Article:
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Decision Day
(Steamhammer / SPV)

The first SODOM record I ever bought was the "Mortal Way Of Live“ double album back in 1988 when I was 14 - for two reasons: one, it was 2 records in one for a good price. And two, the cover was "censored" by a black piece of cardboard because it was deemed obscene. Me, being a sucker for 80s Foxy Lady porn, I knew I would be in for a treat. Win / win for a pimply teenage Thrasher! I had known them before, of course, but this was my first purchase. "Persecution Mania“ was great as well, and so was "Obsessed By Cruelty“ and especially "In The Sign Of Evil“ with its youthful satanic Prince Valiant-haircut naivety. Then came "Agent Orange“ (which is still one hell of a ripper!) and they toured with SEPULTURA when "Beneath The Remains“ came out and my life has not been the same ever since. Fast forward to 2016, enter "Decision Day“, SODOM album number 15. Fucking fifteen and they still do what they have always done: Thrash. "Decision Day“ is anachronistic in the best of ways: the cover shows an American and a Russian flag, and it makes me want to bash them over the head as a fucking reminder that yes, the Cold War is over. But then again, so is Thrash Metal and this riff-o-rama still works. SODOM still have songs about the atrocities of war and the evils of religion and the old tried and tested formula works surprisingly well: just like MOTÖRHEAD or the RAMONES, there is simply no need for SODOM to do anything else than what they're good at. But - with a capital B - one thing that fucking bugs me is this: you are a band, you have a new album out named after D-Day, and you are from Germany, so why the fuck would you write vague lyrics about fighter jets and bombs when you could seize the opportunity and celebrate the beginning of the end of the Third Reich? To each their own I guess (pun intended), and yes, the 80s were simpler times, but hey - a missed chance is a missed chance. But fuck it. Fuck it all to hell and back, DISCHARGE were never outspoken either, and they still do their thing, just like SODOM do. I'll fight my own battles, and getting older means that I really don't need a musician to think for me. But I'll be the first to admit that this new SODOM record is a nice relaxant between battles, both personally and politically. It takes me back to when all I really cared about was beer, skateboarding and extreme music. I haven't changed all that much, and neither have SODOM. And that's good.,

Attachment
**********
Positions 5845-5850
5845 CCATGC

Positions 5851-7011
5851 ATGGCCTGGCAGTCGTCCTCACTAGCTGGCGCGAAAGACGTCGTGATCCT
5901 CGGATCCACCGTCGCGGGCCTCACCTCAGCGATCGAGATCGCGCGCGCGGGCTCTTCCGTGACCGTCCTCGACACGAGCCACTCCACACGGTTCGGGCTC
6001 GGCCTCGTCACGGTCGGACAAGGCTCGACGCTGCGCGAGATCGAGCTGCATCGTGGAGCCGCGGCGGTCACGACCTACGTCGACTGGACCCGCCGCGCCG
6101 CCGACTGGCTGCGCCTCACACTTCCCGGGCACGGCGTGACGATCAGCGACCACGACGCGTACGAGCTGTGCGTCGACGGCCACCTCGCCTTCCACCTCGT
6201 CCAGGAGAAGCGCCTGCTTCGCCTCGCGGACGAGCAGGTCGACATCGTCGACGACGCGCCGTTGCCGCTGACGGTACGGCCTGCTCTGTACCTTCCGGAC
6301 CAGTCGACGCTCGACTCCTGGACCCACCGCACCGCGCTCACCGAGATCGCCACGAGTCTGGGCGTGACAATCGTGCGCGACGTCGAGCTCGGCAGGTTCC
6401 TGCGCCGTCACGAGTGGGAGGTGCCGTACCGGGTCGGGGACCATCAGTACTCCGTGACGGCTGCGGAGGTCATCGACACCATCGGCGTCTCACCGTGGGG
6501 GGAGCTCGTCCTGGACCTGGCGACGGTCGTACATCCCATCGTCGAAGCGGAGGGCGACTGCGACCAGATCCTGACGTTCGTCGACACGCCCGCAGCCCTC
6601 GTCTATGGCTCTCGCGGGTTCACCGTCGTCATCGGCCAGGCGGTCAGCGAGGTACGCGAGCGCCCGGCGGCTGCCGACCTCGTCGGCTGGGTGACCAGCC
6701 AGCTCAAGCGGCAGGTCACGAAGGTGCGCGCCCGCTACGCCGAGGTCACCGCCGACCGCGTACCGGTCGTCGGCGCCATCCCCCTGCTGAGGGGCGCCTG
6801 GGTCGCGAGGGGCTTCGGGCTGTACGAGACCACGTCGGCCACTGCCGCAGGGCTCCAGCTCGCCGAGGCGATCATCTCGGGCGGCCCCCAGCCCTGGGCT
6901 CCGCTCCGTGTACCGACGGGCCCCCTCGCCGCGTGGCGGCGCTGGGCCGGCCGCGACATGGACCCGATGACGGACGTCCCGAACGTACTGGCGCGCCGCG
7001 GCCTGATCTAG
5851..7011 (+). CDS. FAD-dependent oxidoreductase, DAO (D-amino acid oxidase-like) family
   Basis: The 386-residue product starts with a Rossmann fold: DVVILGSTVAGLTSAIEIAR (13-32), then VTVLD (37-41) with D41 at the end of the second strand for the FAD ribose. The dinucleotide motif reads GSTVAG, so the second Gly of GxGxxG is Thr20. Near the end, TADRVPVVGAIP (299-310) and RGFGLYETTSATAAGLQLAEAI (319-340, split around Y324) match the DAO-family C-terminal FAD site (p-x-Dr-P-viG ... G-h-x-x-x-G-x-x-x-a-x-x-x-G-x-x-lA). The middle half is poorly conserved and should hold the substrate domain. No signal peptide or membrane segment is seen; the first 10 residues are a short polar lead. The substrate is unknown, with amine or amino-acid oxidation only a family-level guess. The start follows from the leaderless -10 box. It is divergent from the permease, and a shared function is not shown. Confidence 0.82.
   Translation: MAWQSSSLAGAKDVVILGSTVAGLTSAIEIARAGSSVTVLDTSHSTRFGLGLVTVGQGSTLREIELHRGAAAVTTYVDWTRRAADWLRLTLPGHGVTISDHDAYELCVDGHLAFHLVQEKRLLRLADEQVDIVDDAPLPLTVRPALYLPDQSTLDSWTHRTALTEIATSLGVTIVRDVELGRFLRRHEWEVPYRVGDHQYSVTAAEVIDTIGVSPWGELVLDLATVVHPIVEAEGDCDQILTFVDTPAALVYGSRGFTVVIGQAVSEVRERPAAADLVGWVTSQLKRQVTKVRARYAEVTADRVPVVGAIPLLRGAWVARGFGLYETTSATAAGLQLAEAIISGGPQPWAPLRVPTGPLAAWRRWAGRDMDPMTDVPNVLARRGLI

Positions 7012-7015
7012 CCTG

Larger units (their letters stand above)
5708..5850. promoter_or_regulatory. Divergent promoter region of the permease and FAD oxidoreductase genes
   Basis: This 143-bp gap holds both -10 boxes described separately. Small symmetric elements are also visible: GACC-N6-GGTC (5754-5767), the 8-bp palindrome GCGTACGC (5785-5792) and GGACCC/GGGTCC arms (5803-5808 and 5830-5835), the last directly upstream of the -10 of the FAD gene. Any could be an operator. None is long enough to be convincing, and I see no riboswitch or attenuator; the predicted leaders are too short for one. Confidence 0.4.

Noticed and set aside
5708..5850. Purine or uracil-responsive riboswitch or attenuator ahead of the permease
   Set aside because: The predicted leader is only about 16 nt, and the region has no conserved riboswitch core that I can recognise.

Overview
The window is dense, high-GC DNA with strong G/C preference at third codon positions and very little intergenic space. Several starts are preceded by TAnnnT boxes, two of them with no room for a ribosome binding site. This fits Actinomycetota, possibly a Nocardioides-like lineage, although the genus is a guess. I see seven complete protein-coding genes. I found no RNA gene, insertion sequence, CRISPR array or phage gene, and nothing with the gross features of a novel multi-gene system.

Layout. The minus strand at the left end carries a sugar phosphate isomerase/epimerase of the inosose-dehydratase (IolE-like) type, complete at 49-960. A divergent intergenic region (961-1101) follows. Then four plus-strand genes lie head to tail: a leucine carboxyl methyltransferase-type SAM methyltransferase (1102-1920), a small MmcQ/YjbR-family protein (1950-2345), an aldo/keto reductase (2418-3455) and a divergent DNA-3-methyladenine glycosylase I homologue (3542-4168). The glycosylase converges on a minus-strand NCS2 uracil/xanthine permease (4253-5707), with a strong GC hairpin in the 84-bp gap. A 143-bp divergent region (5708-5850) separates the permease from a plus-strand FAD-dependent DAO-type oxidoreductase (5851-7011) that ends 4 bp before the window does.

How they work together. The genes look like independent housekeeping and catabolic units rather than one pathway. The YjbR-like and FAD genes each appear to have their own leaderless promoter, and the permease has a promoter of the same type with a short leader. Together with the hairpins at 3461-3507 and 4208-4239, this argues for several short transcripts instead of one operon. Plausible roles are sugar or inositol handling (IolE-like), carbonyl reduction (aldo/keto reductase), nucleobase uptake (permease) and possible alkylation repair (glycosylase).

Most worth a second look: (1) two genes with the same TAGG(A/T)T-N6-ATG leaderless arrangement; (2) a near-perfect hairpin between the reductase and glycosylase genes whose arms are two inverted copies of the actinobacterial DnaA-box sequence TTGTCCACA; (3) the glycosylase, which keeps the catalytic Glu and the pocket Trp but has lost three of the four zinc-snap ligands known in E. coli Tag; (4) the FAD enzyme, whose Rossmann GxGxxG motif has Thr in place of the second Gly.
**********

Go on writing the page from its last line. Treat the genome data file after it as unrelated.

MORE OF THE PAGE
Thomas Reitmayer

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